The City of Philadelphia Stole Billions of Dollars in Art

The City of Philadelphia Stole Billions of Dollars in Art

By Shannon Quinn

Monet, Van Gogh, Matisse, Picasso, Cezanne. These are all names that you have heard in art class, and when you imagine where their work exists today, you probably think of a museum surrounded by security cameras and guards. But for years, dozens of these priceless works of art were hanging in one man’s home: Albert C. Barnes.

Barnes was a wealthy chemist whose life was an all-American rags- to-riches story. He collected artwork from Europe, and when those artists became famous later on, they became priceless treasures. Instead of hiding his collection behind closed doors, Barnes invited people into his home to see them, so long as they made an appointment first. In his last will and testament, he explicitly stated that he did not want the art to leave his house. Since he never had kids, it became the property of The Barnes Foundation. However, a few years after he died, the city of Philadelphia came after his paintings.

Albert. C. Barnes Credit: Wikimedia Commons

Albert Barnes Made His Fortune Saving Babies’ Eyes

Albert C. Barnes grew up in a very poor part of South Philadelphia that was known as “The Dumps”, and he was one of the very few white children living there after the Civil War. His father was a disabled war veteran, and his mother did her best to feed the family with their meager $8/month disability pension. He witnessed first-hand how much injustice there was in the city, and how badly poor people were treated by authorities. He knew that the only way he could possibly escape a life of poverty would be to study hard and get good grades.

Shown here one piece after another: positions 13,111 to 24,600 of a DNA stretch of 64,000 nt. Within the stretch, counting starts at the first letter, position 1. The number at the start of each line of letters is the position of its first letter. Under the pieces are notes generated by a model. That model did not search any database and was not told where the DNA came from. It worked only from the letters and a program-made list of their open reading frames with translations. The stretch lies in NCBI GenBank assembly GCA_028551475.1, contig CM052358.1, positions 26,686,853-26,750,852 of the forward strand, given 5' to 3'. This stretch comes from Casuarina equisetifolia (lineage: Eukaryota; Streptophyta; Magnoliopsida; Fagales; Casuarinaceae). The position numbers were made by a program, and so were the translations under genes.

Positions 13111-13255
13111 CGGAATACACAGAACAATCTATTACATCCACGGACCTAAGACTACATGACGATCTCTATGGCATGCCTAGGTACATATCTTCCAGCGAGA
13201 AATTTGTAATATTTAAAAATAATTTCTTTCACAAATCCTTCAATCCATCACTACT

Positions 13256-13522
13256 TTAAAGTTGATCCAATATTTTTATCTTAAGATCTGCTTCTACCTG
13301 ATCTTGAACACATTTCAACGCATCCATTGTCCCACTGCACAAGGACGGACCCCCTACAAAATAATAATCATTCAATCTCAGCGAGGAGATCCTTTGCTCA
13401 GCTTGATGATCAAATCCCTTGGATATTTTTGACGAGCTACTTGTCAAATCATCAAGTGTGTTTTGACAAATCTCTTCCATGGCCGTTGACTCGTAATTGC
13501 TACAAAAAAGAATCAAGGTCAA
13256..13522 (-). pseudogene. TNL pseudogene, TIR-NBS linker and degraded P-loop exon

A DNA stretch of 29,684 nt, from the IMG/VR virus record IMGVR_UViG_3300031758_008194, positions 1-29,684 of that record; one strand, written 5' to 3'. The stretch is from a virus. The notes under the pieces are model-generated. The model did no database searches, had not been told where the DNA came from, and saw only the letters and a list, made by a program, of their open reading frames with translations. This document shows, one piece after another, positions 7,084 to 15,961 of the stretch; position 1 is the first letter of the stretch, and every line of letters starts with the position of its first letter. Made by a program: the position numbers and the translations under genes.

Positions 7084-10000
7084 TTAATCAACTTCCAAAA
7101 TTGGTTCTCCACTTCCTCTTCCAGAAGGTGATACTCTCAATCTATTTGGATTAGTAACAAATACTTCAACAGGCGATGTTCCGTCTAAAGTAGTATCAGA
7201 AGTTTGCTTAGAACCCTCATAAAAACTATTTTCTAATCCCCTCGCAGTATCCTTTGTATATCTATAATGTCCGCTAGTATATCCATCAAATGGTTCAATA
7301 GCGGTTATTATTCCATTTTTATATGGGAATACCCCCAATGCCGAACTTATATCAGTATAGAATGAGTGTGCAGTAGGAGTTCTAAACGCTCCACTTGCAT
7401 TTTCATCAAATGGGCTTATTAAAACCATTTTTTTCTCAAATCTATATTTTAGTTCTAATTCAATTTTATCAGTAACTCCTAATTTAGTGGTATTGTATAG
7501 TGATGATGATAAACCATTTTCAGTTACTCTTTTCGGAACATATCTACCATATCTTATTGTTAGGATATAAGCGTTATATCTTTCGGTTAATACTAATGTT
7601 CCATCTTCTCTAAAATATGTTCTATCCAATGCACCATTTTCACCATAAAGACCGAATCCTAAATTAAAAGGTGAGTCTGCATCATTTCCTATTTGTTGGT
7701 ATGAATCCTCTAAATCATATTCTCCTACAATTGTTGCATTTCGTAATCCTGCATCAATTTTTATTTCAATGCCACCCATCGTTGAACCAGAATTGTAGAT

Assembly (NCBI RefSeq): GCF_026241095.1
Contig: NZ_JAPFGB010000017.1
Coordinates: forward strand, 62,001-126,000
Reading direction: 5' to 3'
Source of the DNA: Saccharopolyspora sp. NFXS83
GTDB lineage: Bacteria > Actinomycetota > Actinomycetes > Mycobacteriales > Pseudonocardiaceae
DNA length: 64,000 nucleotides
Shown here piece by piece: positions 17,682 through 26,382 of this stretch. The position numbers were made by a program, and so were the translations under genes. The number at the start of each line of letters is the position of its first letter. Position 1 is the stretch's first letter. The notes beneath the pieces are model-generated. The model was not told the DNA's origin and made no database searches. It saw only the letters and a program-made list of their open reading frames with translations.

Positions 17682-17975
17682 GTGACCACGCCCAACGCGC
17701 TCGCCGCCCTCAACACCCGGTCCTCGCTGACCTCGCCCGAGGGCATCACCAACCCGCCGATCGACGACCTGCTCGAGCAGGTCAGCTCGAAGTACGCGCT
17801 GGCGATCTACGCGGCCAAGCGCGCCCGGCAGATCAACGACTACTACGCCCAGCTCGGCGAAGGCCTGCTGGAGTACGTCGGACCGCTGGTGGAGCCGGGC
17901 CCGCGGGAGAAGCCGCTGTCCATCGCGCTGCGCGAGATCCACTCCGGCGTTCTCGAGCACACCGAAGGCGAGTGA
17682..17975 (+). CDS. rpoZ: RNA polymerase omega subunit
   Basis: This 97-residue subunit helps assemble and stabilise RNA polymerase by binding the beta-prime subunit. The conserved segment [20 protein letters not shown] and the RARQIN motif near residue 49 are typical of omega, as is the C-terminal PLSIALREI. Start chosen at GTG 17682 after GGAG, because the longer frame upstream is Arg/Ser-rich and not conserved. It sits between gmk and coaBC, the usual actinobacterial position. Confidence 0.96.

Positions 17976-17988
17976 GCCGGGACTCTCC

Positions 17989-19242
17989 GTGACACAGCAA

He was accepted into the competitive Central High School, which lead to him getting accepted to the Ivy League University of Pennsylvania. As you can imagine, his tuition was expensive, even back in the 1800’s. There was no way his parents could afford to send him there, so Barnes earned money by becoming a professional boxer, baseball player, and tutor for some of the rich kids in his classes.

When he grew up, Albert C. Barnes became a chemist, and he traveled back and forth to Germany in order to work in some of the best laboratories in the world. Together with a friend named Hermann Hill, they invented an antiseptic made with silver nitrate called “Argyrol”. Its original purpose was to drop into baby’s eyes when they were born with sexually transmitted disease like gonorrhea from their mother. Albert Barnes bought Hermann’s share in the company, and he moved back to the United States to open a corporation called The A.C. Barnes Company. He manufactured and sold the argyrol to doctors and hospitals all over the world.

One of the original bottles of Argyrol to come from Barnes’ factory. Credit: Roger Barone on Twitter

Since he grew up in a poor Philadelphia neighborhood, Albert Barnes knew from first-hand experience how difficult it was for minorities to get out of their circumstances, receive a good education, and find a high-paying job. He wanted to help end the cycle of poverty by giving job opportunities to the black community. Nearly everyone he employed at his factory and laboratory was African American. At the end of every work day, he offered 2 hours of free classes in nearly every subject- philosophy, art, psychology, and more. This way, his staff was able to receive the equivalent of a college education for free.

Before Barnes invented Argyrol, babies born with gonorrhea would go blind. It was also used for a variety of other eye and sinus infections. So, his formula became incredibly valuable. In 1929, a company bought the Argyrol company from Barnes for a huge sum of money, which is very lucky on his part, because the stock market crashed almost immediately after. It was like he was receiving the best kind of karma in the world for all of his good deeds, and he was able to completely avoid losing money during The Great Depression.